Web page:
Producer organizations and contract farming: a comparative study of smallholders' market strategies in South India
|Business & Economics; contract farming; cooperatives; Economics; floriculture; Geography; GOVERNANCE; India; NETWORKS; producer organizations; VALUE CHAINS
|WALTER DE GRUYTER GMBH
|ZEITSCHRIFT FUR WIRTSCHAFTSGEOGRAPHIE
The fundamental restructuring processes of agri-food networks in developing and emerging markets have intensified the debate on how to improve the integration of smallholders into so called modern value chains. In this context, the company-driven contract farming model and the member-based model of producer organizations are discussed by practitioners and in the scholarly literature as alternatives to traditional market systems. This study compares the models' abilities to address economic challenges of highly fragmented and small-scale dominated agriculture on a household as well as on an aggregate level. It analyzes empirical data from the Indian floriculture sector with the global value chain approach. The study reveals that the smallholders perceive both contract farming and producer organization to be beneficial for their households' economic risk situation, while only the producer organization has a positive effect on the households' income. The contract farming benefits production and value chain efficiency, whereas the producer organization does not show an impact in these respects. We thus observe that the contract farming model increases value creation in the overall chain, but it does not raise the producer's value capture; while the producer organization model does not heighten value creation in the overall chain, but it lifts the producers' value capture. The organization's individual capabilities determine how each model addresses the economic challenges. Overall, the author argues that contract farming and producer organizations are supplementing, not competitive, strategies and should be applied in combination.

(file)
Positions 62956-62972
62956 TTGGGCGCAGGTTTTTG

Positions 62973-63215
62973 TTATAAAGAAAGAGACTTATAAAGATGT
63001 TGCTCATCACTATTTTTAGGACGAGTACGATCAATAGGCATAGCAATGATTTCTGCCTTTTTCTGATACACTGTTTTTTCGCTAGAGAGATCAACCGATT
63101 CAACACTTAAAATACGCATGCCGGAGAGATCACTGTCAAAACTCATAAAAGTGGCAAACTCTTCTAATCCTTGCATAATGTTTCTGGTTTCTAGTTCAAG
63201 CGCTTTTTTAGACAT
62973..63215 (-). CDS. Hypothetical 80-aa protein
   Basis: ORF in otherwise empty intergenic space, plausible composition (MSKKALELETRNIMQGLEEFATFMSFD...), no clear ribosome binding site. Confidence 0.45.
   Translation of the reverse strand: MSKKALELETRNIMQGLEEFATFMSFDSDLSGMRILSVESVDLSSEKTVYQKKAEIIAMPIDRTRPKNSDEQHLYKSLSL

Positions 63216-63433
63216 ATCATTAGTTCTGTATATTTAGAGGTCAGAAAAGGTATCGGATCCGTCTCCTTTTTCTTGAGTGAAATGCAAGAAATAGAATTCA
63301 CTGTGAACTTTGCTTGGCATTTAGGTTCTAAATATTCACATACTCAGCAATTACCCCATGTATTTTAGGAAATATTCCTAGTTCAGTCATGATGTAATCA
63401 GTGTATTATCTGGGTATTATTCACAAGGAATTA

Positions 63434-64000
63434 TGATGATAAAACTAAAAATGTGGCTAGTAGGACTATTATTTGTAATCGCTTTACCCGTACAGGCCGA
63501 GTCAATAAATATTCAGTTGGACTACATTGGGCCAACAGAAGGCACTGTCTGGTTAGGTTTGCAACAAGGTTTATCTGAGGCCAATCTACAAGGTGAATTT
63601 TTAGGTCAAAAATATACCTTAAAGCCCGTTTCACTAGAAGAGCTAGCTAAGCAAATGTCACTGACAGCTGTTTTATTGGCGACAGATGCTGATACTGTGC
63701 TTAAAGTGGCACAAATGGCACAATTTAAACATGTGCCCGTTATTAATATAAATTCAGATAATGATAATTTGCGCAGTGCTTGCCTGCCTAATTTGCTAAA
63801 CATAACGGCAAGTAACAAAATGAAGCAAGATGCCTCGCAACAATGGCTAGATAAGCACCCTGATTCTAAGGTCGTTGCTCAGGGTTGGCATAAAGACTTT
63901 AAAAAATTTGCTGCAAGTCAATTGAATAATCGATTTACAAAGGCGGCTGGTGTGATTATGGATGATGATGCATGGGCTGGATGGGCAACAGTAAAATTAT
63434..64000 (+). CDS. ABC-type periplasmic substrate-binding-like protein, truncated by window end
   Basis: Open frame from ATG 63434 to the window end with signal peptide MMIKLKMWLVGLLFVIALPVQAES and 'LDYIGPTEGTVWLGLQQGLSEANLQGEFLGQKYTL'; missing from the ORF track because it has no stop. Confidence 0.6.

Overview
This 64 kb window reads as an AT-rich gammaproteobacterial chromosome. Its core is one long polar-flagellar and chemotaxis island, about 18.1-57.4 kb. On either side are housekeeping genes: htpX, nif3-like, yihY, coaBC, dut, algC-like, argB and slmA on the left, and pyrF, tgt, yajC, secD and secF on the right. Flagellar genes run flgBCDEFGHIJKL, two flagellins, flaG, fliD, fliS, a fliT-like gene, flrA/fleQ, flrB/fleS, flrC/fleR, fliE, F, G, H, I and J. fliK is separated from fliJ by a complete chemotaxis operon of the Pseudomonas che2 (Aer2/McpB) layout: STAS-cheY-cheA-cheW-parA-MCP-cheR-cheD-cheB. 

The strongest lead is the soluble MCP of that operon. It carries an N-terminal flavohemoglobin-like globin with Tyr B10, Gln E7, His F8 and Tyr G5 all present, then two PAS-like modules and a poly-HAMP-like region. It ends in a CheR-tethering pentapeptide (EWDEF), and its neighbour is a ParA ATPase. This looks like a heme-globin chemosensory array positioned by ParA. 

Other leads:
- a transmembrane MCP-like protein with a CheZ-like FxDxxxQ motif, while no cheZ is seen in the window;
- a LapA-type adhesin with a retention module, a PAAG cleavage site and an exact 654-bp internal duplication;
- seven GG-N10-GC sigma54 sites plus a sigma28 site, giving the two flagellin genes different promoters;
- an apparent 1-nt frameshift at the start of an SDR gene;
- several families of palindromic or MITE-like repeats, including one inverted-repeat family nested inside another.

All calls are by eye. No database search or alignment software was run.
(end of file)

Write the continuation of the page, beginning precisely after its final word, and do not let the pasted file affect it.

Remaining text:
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checked on Feb 27, 2024